LCpl. Gregory Rund

(reprinted from the Denver Post, December 21, 2004)
Cemetery crew prepares Marine’s final resting place
“It’s an honor to do this”

John Nicolai dropped two shovels and two rakes onto the burned grass at Section S of Fort Logan National Cemetery and prepared to dig grave No. 5992-B.

Monday’s burial had been on the schedule for a few days, so the gravedigger already knew he would be cutting the earth for Lance Cpl. Greg Rund.

Nicolai never met the 21-year-old Marine, recognizing him only as the young man from Columbine High School who was ambushed and died this month on his second tour of duty in Iraq.

“But it’s an honor to do this for him,” Nicolai said, pushing his sunglasses farther up his nose. “I want to make him proud.”

When Nicolai’s co-workers arrived a few minutes later, they began measuring the 3-foot-by-8-foot plot of land, marking it with precise chops of their shovel blades.

They measured from the marble headstone belonging to Staff Sgt. Theodore Holder II, a Marine who was killed Nov. 11 in Iraq – exactly one month before Rund’s death.

Holder’s father, Sam, stopped by Monday as a backhoe peeled back the first layer of grass and dirt.

Holder bit his lip.

“I was hoping (Rund) would be buried there,” Holder said, standing over the two graves.

Up on the hillside a few hundred yards away, men and women covered their hearts or saluted as Marines in crisp, blue uniforms and virgin-white gloves pulled Rund’s casket from a black hearse.

Rund’s mother, Jane, put her head on the shoulder of her husband, Mark, as they clutched a blue box with gold trim that carried their son’s Purple Heart award.

Rund’s girlfriend bowed her head as a preacher told the crowd of several hundred that they should be “grateful … for the life of Gregory Rund.”

And then it was over. The families went to their black limousine, friends back to their cars.

The mauve van showed up at Section S once the cars cleared.

A different honor guard – six men in green work clothes and brown gloves – took Rund’s casket, put it in a concrete coffin and lowered it 7 feet into the ground.

Larry Ballard watched as dirt was poured onto the concrete, then flattened.

Ballard – like most of the 19 men who work on Fort Logan’s grounds – is a veteran. He found the grave of his old Army captain several years ago while mowing the grass.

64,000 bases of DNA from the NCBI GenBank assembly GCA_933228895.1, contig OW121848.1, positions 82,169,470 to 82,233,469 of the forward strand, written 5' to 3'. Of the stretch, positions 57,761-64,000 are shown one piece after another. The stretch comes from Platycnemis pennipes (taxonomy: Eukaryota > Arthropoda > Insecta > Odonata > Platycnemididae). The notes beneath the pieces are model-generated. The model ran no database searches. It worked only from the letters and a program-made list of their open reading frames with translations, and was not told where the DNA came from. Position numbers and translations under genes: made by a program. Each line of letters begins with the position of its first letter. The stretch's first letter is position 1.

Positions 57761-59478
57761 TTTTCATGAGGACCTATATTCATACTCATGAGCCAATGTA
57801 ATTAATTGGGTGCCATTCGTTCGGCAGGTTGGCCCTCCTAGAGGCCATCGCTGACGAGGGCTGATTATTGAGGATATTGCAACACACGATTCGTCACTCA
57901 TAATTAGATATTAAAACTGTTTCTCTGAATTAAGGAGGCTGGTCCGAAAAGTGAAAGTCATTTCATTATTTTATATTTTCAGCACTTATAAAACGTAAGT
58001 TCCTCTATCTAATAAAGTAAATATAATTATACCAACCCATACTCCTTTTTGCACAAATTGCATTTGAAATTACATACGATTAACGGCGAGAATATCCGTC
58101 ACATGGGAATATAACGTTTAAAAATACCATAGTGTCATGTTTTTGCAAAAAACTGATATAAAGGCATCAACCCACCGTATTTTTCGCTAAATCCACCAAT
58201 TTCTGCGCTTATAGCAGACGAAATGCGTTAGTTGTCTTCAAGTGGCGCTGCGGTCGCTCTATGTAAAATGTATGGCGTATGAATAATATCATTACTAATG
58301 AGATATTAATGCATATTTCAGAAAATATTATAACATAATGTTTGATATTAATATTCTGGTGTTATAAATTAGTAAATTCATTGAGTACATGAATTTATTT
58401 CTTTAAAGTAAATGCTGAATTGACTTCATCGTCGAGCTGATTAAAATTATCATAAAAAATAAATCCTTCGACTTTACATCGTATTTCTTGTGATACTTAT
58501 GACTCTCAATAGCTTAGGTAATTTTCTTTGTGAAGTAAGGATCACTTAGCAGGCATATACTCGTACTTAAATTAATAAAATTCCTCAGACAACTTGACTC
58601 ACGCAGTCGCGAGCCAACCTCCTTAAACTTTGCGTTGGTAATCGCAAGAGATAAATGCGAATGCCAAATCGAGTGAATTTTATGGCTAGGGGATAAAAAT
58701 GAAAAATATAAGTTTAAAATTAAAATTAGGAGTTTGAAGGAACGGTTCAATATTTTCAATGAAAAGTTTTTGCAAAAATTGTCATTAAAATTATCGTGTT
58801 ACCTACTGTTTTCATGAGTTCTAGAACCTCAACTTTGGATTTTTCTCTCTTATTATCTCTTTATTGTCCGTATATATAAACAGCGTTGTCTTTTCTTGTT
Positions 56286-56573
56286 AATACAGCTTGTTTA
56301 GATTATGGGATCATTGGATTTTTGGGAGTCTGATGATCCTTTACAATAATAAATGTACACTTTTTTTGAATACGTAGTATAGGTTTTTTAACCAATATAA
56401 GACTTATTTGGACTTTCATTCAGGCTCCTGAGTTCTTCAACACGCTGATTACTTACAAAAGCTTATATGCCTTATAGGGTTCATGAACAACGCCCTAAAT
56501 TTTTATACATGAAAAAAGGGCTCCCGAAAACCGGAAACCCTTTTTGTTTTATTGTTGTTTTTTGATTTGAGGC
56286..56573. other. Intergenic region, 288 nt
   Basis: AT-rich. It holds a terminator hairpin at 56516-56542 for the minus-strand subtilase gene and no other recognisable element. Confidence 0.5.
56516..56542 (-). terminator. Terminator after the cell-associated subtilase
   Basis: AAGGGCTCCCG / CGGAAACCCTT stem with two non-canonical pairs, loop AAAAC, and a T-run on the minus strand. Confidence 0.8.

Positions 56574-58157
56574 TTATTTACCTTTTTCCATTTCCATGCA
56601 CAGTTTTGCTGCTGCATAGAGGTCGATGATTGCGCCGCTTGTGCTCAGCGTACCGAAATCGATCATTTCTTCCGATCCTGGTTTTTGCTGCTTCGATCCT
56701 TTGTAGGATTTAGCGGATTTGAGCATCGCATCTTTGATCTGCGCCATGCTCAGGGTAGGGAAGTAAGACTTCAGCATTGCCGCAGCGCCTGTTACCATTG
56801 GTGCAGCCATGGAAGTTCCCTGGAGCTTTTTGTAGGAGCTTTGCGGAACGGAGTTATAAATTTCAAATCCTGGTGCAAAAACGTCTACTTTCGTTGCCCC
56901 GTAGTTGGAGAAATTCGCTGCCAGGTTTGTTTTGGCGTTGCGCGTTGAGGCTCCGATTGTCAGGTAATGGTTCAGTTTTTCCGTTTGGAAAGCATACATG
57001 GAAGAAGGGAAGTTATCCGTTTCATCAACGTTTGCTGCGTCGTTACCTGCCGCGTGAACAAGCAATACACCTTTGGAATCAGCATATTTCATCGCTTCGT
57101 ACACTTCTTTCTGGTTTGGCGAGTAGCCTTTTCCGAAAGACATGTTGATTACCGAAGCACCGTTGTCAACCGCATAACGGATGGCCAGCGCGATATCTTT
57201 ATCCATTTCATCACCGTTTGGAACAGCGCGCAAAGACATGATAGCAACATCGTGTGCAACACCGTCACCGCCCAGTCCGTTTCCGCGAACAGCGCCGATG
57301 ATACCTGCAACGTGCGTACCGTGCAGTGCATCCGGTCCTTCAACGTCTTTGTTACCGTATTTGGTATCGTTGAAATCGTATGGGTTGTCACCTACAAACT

The job of a gravedigger, Ballard said, is built on pride. After all, he will be here someday.

“I was depressed and had to go into therapy (after Vietnam),” Ballard said. “Now, in a way, this is like my therapy. It’s something that’s very important to me.”

Andrew Alonzo’s job arguably is the most difficult. He set Rund’s 240-pound marble headstone, putting it perfectly in line with its neighbors.

He unwound yellow wire and measured from a nearby stone, making sure Rund’s marker was upright, standing exactly in the middle of the new grave.

Alonzo – an Army reservist who returned from Iraq this spring – is the only one allowed to set stones for soldiers killed in action.

He has done eight since military operations in Iraq began last year.

“I want to make this complete, for (Rund) and for the family,” Alonzo, 42, said. “They’ll be visiting this for years and years, and I want to make it look nice.”

Four hours after the first scoop of dirt was taken, after Sam Holder expressed appreciation that his son forever would be next to another hero, only Alonzo remained.

He cut sod and put it at the base of Rund’s headstone, stepping back to look at his work before cutting another piece of grass.

He got on his hands and knees and wiped dirt from the white stone.

He poured water over it and ran sandpaper over the tiny flecks of unpolished marble.